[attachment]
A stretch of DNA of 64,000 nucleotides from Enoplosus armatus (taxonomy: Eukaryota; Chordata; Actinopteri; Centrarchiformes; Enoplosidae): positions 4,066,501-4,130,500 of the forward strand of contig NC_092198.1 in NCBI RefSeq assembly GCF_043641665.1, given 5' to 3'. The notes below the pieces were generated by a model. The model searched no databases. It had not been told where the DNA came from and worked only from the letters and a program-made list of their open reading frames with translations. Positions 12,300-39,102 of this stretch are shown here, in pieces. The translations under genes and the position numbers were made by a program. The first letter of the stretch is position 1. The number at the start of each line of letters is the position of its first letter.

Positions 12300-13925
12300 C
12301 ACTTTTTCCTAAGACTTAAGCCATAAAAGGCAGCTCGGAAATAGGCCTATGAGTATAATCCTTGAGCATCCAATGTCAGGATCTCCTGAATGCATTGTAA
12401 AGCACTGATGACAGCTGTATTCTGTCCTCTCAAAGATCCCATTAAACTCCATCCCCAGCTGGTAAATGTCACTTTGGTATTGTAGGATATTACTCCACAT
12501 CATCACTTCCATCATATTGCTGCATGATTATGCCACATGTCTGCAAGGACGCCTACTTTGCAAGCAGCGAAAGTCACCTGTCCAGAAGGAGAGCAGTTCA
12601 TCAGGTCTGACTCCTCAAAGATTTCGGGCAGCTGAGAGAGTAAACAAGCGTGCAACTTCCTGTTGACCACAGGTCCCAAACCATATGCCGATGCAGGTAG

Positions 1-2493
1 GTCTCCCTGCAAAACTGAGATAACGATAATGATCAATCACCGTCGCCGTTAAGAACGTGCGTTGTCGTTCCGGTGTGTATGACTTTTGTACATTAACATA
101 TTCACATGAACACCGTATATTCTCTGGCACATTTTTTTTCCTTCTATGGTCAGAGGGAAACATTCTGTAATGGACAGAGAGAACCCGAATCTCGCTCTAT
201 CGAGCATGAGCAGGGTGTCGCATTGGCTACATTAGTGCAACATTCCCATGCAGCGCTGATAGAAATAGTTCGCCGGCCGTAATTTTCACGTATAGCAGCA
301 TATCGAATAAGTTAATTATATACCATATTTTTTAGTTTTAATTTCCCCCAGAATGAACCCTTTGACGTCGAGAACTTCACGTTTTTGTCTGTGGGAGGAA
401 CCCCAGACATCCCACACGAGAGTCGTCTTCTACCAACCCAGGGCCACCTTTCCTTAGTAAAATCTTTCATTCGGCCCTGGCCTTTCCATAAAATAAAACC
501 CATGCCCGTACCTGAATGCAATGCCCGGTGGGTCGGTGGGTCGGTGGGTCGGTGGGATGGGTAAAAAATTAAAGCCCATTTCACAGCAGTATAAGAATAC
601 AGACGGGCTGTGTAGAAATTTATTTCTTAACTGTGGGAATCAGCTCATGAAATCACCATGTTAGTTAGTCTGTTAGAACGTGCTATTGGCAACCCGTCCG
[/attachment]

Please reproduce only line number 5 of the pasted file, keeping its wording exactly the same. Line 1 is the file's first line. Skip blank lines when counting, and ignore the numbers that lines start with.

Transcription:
12401 AGCACTGATGACAGCTGTATTCTGTCCTCTCAAAGATCCCATTAAACTCCATCCCCAGCTGGTAAATGTCACTTTGGTATTGTAGGATATTACTCCACAT